Released by Alex Formuzis, Environmental Working Group
Hurricane Matthew’s rampage through North Carolina’s coastal plain flooded more than 140 feces-strewn swine and poultry barns, more than a dozen open pits brimming with hog waste and thousands of acres of manure-saturated fields, an analysis by Environmental Working Group (EWG) and Waterkeeper Alliance reveals.
From aerial surveys and imagery, the two organizations produced maps that provide the first publicly available, in-depth look at the impact of flooding on 36 factory farms along the Neuse, Black and Cape Fear rivers. As the images and maps show, dozens of confined animal feeding operations (CAFOs) were flooded along the sensitive plain, putting waterways, drinking water sources and public health at risk.
When floodwaters reach livestock confinement barns, waste pits or waste application fields, nearby surface water becomes contaminated with animal urine and feces, which contain a number of harmful pollutants including E. coliand salmonella. In the aftermath of Hurricane Floyd in 1999, dangerous levels of E. coli and Clostridium were found in water samples even after the flooding receded.
After Hurricane Matthew, Waterkeeper Alliance coordinated 20 aerial surveys to assess flooding impacts on swine and poultry CAFOs in eight North Carolina counties. Pilots flew over floodplains, creeks and swamps. Aerial photos document the flooding of 10 swine operations, 26 poultry facilities and 14 open-air waste pits – an ugly reminder of the recklessness of concentrating animal feeding operations in a low-lying area inundated annually by tropical storms.
“Hurricane Matthew once again exposed the threat posed by the location of industrial animal agriculture operations in the floodplain,” said Will Hendrick, North Carolina Pure Farms, Pure Waters campaign manager for Waterkeeper Alliance. “Increasingly frequent and severe storms will continue to exacerbate the problems of current animal waste management practices until action is taken to protect our environment and public health from these vulnerable facilities.”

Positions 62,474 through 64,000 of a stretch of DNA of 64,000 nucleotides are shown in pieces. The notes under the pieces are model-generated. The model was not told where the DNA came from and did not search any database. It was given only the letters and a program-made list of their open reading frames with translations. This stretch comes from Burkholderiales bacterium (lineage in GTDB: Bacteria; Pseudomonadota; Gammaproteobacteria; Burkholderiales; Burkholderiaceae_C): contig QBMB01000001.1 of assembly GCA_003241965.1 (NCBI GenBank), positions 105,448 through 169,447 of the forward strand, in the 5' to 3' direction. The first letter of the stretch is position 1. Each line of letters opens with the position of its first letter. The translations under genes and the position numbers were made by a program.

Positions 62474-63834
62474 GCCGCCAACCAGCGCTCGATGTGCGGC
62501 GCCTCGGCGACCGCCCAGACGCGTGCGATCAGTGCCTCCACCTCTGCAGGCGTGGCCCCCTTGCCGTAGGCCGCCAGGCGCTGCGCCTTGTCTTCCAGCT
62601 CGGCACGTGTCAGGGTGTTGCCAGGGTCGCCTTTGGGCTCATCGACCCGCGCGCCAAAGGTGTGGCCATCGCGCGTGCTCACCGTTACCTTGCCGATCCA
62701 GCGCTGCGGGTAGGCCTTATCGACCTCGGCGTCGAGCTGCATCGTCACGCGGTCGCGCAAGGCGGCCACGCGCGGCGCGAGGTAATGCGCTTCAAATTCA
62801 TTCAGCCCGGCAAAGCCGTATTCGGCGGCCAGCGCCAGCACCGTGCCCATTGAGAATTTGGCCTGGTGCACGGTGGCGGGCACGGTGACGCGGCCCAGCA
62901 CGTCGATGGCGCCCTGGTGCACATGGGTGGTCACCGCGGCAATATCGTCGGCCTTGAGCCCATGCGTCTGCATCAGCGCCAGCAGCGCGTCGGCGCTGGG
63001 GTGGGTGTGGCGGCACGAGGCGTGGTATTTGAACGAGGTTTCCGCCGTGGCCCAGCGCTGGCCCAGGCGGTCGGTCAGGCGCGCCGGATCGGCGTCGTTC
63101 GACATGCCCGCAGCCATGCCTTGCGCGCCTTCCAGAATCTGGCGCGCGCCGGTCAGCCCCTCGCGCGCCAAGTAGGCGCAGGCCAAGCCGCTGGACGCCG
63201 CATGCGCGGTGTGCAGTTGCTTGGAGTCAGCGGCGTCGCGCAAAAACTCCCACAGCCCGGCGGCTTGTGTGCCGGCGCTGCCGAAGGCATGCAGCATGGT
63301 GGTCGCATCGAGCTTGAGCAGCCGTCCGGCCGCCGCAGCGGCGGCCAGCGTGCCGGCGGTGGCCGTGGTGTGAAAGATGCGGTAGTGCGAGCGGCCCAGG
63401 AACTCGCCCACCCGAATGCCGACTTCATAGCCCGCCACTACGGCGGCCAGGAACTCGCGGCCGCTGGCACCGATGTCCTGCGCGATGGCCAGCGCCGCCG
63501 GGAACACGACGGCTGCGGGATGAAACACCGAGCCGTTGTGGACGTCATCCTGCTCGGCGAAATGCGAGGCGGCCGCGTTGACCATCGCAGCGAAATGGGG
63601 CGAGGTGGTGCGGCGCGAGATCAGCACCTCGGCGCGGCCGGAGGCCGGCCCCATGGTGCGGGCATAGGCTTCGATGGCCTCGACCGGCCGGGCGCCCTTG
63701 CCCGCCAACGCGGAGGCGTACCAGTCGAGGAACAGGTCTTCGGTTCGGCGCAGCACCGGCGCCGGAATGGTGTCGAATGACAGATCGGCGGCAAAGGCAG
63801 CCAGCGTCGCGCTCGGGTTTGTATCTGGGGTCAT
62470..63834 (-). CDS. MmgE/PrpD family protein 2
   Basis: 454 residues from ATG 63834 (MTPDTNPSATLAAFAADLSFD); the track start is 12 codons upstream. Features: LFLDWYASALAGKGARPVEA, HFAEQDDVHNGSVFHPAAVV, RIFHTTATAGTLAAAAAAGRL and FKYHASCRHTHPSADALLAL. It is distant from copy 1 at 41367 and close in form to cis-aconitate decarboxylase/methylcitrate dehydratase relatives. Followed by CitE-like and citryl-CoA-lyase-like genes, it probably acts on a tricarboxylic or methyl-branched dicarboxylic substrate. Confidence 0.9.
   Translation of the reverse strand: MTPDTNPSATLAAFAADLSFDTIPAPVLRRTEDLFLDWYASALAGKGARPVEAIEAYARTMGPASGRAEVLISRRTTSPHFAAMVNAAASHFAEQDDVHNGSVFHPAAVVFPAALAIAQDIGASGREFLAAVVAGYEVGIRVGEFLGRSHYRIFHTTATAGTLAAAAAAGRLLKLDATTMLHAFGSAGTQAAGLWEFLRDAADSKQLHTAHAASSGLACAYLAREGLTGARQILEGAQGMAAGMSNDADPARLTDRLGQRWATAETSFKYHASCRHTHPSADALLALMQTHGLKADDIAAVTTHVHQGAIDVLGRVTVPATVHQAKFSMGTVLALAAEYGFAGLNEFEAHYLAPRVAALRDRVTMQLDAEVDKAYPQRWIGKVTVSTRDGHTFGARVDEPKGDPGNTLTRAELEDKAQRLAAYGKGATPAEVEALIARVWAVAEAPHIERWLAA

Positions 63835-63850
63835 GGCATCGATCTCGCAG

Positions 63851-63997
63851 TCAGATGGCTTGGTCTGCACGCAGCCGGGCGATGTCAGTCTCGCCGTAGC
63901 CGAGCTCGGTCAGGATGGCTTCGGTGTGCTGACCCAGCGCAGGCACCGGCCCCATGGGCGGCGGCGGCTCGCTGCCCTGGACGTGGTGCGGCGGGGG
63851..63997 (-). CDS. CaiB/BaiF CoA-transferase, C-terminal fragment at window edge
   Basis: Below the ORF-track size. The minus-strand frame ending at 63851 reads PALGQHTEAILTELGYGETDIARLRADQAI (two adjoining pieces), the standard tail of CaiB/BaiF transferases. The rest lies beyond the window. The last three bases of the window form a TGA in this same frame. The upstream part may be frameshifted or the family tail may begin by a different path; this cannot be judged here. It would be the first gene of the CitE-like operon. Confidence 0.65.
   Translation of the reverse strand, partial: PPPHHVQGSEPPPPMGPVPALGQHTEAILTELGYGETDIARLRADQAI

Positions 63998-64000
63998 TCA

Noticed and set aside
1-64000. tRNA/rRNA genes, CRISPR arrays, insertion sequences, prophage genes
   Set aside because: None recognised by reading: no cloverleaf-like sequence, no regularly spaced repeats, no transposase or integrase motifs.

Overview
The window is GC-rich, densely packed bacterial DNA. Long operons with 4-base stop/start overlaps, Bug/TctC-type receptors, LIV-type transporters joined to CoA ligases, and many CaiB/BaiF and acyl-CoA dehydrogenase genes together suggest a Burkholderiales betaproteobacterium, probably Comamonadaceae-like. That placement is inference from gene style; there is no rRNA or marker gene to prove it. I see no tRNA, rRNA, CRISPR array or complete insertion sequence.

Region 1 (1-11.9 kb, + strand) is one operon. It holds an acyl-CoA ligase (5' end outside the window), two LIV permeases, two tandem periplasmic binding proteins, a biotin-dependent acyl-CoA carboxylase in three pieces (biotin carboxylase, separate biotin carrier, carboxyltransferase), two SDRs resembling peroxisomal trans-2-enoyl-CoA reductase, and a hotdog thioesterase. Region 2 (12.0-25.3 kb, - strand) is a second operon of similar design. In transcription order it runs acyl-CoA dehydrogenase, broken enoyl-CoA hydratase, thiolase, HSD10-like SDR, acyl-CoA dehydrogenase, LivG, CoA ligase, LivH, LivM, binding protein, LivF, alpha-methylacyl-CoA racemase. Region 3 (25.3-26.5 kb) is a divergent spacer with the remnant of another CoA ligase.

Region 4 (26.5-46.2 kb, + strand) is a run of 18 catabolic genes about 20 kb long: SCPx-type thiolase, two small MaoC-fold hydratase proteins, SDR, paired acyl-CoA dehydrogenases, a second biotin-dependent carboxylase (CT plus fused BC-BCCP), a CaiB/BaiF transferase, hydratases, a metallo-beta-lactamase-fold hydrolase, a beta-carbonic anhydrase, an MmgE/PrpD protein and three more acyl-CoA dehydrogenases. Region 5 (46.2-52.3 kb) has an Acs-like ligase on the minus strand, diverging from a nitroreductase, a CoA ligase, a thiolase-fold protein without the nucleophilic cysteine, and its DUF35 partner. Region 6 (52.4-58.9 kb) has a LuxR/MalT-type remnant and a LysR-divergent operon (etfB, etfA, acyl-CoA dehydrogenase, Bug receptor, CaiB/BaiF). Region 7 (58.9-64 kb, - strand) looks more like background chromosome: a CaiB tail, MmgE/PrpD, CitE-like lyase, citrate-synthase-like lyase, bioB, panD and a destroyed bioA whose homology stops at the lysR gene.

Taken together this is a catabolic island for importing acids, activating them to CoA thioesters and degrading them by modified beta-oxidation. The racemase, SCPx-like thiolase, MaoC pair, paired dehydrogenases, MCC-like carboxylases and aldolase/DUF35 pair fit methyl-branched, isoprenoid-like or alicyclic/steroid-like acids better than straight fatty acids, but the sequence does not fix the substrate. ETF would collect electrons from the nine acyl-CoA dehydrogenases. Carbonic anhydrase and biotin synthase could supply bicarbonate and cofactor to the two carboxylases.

After Hurricane Floyd, the state of North Carolina and Smithfield Farms moved to address the problem by closing or taking pollution prevention measures at CAFOs in the 100-year floodplain. The state spent nearly $20 million in taxpayer money to close a relatively small number of the most flood-vulnerable swine CAFOs.
“We need to be proactive in our preparedness for flood events,” said Travis Graves, the Lower Neuse Riverkeeper. “After Hurricane Floyd we identified hundreds of at-risk facilities and removed some of them from the floodplain. Now we need to finish the job and get the rest of them out of harm’s way.”
In June, EWG, Waterkeeper Alliance and North Carolina Riverkeepers released a first-of-its-kind, interactive map revealing the locations of more than 6,500 CAFOs, including at least 170 open-air manure pits within the 100-year floodplain.
As animal waste continues to dissolve into sensitive waterways, the groups called on policymakers to address the problem once and for all – before another major storm bears down on North Carolina.
“It’s only a matter of time until the next storm inundates North Carolina’s coast, swamping factory farms and churning up feces-laden waste into vital waterways, including those that are sources of drinking water for many North Carolinians,” wrote Soren Rundquist, EWG’s director of spatial analysis and lead author of the report.